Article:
A group of Democratic Senators on Monday said there has been a surge in hate crime against Asian-Americans amid coronavirus pandemic and urged the Trump Administration to take concrete steps to arrest the spike.
In a letter to Assistant Attorney General Eric S Dreiband, the 16 Senators, including Kamala Harris, requested the Trump Administration to address this discrimination like it had been done in the past.
The Senators said hate crimes against Asian-Americans and Pacific Islanders (AAPIs) during the pandemic and the inadequate federal response to address these racist and xenophobic attacks is a sharp break from the efforts of past administrations, Republican and Democratic alike.
There are more than 20 million Americans of Asian descent and two million AAPI individuals are working on the front lines of the COVID-19 pandemic, as health care workers, law enforcement agents, first responders, and other essential service providers, they said.
"It is critical that the Civil Rights Division ensure that the civil and constitutional rights of all Americans are protected during this pandemic," the Senators said.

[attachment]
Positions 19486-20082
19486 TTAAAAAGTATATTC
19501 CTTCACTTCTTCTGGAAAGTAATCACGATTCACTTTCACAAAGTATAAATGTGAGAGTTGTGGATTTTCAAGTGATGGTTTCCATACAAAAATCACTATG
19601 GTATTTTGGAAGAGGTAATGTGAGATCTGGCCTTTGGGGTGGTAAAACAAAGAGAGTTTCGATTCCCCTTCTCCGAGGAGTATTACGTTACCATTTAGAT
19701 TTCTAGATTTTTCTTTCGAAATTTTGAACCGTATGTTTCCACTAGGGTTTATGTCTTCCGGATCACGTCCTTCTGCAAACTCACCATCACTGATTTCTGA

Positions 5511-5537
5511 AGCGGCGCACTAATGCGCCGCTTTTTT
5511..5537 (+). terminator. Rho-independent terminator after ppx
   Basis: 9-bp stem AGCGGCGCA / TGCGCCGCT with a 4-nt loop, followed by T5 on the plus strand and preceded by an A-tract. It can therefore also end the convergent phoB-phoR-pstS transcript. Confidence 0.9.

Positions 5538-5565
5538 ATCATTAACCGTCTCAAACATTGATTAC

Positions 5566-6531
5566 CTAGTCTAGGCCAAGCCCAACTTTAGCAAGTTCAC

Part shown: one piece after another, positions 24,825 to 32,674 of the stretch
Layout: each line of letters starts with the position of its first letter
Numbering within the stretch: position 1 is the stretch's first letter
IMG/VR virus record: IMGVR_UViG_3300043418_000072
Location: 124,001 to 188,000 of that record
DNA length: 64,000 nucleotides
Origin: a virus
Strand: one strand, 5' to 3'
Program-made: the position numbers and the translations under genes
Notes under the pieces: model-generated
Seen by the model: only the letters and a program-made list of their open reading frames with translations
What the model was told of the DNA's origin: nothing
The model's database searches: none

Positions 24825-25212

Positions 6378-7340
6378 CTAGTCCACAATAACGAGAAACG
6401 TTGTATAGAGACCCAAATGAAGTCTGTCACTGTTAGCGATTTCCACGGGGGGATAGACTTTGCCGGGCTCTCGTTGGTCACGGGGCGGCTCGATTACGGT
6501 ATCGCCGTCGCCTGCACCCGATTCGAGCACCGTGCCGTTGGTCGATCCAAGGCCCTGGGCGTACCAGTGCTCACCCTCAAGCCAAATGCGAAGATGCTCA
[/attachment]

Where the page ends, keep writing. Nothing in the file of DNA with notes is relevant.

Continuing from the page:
In the last month alone, Asian American organizations received nearly 1,500 incidents of anti-Asian harassment and discrimination against AAPI individuals across the country, they said.
This comes after the FBI assessed in March that hate crime incidents against Asian Americans were likely to surge across the country, endangering AAPI communities, the Democratic Senators said.
They said on March 14 this year, a man stabbed two Asian American children -- aged 2 and 6 -- and their father at a Sam's Club in Texas because "he thought the family was Chinese, and infecting people with the coronavirus."
Despite warnings that using offensive and stigmatizing language to refer to COVID-19 could stoke anti-Asian bias, President Trump and his administration's officials have referred to the coronavirus as the "Chinese Virus," "Wuhan Virus," and at least one White House official even called it the "Kung Flu," the lawmakers rued.
"Such harmful rhetoric contradicts guidance by public health experts," they said.
The World Health Organization's guidance in naming infectious diseases warns against using names that stigmatize certain communities, the Senators said.
The Centres for Disease Control and Prevention also recognizes the "stigma and discrimination that can occur when people associate a disease, such as COVID-19, with a population or nationality," they said.